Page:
Toxicity of three rare earth elements, and their combinations to algae, microcrustaceans, and fungi.

Toxicity of three rare earth elements, and their combinations to algae, microcrustaceans, and fungi.

Ecotoxicol Environ Saf. 2020 Jun 13;201:110795

Authors: Bergsten-Torralba LR, Magalhães DP, Giese EC, Nascimento CRS, Pinho JVA, Buss DF

Rare earth elements (REEs) are naturally distributed in the environment, and are increasingly being used in agriculture and high technology materials worldwide, thereby increasing anthropogenic contamination and environmental risks. There exists scarce and contradictory toxicity information about REEs; hence, more studies are required, especially on their mixtures. Thus, this study aimed to assess the toxicities of La3+, Nd3+, Sm3+, and the combinations of these elements (binary 1:1 and ternary 1:1:1), to organisms from different trophic levels: producers (the microalgae Chlorella vulgaris and Raphidocelis subcapitata), primary consumers (the microcrustaceans Daphnia similis and Artemia salina), and decomposers (the fungi Penicillium simplicissimum and Aspergillus japonicus). Ecotoxicological bioassays were performed, and toxic concentrations were determined. Thereafter, toxicities of single and mixture REEs were classified as slightly to highly toxic according to their toxic units. Finally, a concentration addition (CA) model was used to estimate how REEs interact upon combining. Nd3+ was the most toxic element for all organisms, especially D. similis (48 h LC50 9.41 mg.L-1), and was therefore classified as highly toxic. Sm3+ promoted cell agglomeration in Chlorella vulgaris and was the most toxic of the tested elements for this organism (72 h IC50 25.78 mg.L-1). The CA model revealed synergistic responses for most of the combinations, principally Nd3+ + Sm3+, which was the most toxic combination for the tested organisms. Both fungi were the most resistant organisms, and A. japonicus produced exudate and sclerotia, which help in the detoxification of chemicals. Owing not only to the fact that fungi displayed a higher resistance to REEs, but also due to the absence of regulations for REEs released from the agricultural or industrial sector, and the lack of methods to treat effluents or to dispose of technological items containing REEs, these organisms should be considered as a model for the biosorption or bioremediation of REEs. Finally, the toxic effects of REEs, particularly Nd3+, on the biota and human health should be the focus of future studies due to their increased use in technology.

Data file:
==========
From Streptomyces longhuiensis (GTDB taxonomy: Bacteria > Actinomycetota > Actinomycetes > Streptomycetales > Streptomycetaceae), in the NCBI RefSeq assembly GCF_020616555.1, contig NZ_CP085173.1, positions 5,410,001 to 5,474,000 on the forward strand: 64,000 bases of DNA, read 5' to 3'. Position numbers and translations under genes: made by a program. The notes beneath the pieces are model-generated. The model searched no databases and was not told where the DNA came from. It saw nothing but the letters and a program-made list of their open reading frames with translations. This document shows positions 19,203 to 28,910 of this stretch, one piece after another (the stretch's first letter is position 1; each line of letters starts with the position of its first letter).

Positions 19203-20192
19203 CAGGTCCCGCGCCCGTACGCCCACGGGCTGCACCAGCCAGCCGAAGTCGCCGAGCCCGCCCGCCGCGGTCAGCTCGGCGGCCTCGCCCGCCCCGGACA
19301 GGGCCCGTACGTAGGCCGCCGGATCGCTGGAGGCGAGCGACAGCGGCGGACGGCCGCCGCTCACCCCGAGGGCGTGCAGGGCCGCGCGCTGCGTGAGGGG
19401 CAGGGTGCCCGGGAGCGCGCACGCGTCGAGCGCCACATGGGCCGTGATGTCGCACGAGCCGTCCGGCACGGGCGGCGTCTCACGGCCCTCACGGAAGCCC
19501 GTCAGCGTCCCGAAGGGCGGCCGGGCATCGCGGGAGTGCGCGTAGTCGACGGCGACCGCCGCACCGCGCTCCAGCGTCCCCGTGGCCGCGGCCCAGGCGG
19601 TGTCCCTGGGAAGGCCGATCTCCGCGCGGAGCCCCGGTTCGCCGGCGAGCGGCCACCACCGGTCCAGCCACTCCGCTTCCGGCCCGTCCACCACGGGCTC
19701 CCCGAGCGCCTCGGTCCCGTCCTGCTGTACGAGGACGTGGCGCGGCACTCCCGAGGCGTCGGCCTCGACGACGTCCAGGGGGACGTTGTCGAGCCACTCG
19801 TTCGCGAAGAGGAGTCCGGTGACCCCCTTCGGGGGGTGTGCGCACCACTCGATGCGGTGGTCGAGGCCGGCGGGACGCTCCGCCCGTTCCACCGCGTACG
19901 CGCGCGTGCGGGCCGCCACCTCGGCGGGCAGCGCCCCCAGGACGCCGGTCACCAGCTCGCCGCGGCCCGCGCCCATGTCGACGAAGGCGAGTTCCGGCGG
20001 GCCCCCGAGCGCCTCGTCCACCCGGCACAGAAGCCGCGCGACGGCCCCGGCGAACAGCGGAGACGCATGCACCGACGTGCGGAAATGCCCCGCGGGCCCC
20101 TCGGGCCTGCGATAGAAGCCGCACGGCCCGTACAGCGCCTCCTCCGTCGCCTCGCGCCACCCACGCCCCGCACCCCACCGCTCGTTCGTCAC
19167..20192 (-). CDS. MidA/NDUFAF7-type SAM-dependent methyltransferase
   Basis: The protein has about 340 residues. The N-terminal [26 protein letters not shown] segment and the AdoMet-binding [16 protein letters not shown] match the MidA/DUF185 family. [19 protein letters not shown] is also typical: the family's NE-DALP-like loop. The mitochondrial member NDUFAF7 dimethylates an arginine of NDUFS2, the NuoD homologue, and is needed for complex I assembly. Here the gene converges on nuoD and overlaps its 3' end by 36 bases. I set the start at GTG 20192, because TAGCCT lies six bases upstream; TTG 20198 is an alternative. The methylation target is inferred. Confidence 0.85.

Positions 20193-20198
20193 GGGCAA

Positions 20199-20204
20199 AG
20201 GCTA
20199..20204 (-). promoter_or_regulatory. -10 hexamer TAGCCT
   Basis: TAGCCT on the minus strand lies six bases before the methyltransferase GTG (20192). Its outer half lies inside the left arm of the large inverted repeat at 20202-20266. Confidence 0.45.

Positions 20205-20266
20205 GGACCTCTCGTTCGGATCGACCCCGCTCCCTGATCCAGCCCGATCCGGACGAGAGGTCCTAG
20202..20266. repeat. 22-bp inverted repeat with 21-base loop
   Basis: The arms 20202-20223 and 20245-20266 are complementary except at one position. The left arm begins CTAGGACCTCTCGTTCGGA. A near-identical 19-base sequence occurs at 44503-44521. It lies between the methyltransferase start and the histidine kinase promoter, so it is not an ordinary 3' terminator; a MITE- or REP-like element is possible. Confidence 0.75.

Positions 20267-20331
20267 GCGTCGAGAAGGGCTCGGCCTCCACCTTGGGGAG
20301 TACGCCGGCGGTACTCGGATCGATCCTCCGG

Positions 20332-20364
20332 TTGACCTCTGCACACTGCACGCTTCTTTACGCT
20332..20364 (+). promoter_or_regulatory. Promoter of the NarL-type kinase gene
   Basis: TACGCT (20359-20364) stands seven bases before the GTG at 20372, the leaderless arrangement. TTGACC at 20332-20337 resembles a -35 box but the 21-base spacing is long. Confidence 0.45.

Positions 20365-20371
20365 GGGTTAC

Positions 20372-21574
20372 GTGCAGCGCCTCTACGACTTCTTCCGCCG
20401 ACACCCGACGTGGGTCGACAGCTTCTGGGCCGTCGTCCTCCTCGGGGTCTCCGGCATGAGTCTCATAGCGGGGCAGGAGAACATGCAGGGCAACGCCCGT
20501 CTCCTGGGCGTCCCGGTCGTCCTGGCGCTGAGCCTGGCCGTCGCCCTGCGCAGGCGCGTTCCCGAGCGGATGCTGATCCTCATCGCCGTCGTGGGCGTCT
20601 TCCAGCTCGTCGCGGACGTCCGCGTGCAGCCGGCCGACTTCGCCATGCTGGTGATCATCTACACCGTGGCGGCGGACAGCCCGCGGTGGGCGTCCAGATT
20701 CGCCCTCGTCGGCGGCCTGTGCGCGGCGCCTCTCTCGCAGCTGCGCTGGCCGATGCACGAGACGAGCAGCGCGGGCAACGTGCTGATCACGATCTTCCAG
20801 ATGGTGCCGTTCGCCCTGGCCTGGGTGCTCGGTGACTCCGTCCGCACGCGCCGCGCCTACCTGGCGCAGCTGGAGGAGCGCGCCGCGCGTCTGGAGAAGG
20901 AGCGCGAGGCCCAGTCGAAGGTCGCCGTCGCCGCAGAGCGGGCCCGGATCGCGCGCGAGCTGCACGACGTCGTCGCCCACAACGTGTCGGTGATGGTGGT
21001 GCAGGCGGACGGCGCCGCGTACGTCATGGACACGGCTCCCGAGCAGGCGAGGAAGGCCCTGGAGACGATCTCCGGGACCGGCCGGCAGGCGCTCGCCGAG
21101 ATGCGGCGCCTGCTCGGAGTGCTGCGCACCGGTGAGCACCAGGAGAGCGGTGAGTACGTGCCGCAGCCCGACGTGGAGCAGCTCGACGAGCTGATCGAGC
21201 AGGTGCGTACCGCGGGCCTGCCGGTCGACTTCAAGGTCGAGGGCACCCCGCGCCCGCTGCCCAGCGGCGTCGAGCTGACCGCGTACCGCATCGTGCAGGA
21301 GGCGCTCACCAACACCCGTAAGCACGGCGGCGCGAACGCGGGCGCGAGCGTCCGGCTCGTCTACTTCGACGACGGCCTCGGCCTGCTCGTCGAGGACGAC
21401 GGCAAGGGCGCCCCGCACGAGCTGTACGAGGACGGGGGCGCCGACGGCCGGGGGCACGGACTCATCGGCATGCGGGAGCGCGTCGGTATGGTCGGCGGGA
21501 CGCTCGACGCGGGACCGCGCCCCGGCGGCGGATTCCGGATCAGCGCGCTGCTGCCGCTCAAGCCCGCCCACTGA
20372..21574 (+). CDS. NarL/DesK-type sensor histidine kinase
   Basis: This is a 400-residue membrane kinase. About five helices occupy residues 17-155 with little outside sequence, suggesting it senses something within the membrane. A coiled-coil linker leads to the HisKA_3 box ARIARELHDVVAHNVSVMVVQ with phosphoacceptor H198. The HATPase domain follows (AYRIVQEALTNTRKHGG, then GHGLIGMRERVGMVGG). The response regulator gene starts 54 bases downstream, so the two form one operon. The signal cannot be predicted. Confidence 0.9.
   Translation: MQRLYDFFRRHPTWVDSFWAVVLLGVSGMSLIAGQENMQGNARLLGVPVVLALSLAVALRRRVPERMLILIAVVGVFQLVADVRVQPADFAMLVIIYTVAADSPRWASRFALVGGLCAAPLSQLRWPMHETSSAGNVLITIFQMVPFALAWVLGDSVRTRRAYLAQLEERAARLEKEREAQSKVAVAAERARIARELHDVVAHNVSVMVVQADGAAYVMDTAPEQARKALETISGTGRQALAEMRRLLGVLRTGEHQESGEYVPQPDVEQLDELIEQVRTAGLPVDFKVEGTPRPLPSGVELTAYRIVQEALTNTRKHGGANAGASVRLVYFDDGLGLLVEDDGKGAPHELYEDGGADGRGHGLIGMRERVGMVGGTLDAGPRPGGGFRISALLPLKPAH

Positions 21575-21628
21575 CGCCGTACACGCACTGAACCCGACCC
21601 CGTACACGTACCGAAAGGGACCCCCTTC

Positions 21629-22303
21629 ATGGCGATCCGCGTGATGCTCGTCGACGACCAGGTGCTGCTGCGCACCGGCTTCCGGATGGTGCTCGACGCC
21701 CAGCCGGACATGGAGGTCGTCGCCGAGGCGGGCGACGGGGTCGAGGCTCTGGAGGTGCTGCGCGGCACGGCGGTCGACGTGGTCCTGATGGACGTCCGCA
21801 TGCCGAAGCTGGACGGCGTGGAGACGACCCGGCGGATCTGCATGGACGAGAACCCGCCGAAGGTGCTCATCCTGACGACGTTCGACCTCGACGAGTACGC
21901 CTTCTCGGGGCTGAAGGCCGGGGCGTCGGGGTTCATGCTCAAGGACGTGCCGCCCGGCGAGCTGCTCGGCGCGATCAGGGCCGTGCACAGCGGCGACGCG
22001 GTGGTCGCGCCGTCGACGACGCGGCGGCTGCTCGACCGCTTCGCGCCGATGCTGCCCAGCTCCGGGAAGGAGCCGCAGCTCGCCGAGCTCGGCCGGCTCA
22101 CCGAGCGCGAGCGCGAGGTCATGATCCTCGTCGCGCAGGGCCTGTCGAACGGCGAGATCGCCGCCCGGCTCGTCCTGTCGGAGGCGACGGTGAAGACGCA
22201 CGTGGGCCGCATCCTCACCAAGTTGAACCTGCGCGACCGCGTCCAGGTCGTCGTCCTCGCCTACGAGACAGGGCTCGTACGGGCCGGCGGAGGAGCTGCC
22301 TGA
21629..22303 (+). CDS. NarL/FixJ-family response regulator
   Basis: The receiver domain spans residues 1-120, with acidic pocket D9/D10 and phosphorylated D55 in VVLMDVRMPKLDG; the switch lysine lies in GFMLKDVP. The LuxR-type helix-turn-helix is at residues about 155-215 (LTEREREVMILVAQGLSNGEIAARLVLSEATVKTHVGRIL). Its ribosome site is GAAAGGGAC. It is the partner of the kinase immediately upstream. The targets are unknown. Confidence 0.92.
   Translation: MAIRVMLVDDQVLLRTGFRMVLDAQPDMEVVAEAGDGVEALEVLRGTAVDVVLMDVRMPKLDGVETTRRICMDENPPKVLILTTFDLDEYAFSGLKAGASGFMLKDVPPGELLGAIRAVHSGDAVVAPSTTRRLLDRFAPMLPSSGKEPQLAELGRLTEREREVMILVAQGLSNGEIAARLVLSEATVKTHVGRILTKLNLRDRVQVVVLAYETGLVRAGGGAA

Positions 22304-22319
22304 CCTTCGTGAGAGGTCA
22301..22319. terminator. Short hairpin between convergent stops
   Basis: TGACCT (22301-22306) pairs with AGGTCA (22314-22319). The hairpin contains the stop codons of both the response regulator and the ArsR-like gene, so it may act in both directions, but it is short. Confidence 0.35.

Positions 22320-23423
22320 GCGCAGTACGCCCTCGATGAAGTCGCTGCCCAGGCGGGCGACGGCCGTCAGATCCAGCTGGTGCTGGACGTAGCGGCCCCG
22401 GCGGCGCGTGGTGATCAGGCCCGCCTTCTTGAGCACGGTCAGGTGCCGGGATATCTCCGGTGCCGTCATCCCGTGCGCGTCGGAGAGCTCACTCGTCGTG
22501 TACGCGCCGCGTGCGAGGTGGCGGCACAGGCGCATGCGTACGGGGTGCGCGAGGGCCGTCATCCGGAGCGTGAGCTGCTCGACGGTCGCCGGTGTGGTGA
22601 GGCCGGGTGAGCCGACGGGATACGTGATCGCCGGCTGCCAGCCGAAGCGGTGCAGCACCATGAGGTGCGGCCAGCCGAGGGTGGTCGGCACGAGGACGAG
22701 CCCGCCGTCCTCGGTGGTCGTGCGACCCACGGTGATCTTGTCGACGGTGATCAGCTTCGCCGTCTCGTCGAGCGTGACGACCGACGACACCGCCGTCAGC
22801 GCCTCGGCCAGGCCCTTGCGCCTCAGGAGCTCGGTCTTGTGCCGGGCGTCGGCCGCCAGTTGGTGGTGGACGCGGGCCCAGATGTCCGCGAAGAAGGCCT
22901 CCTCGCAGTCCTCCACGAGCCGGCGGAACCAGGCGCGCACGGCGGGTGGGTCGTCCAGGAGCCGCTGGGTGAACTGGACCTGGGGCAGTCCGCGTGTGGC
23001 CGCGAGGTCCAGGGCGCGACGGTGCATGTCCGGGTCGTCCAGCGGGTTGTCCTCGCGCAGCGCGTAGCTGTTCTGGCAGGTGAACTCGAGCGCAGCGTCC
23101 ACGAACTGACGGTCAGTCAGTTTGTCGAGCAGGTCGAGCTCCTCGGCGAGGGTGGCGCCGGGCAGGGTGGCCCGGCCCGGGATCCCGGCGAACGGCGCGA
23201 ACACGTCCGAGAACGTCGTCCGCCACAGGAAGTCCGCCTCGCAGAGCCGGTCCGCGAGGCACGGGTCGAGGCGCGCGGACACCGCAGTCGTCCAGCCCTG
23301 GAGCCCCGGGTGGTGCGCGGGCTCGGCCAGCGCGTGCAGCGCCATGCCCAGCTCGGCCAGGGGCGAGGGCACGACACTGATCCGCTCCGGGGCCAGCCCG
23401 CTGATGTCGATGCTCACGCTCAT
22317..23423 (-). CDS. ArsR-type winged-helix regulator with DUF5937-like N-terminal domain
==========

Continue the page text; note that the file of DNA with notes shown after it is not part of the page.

PMID: 32544742 [PubMed – as supplied by publisher]

Source: Industry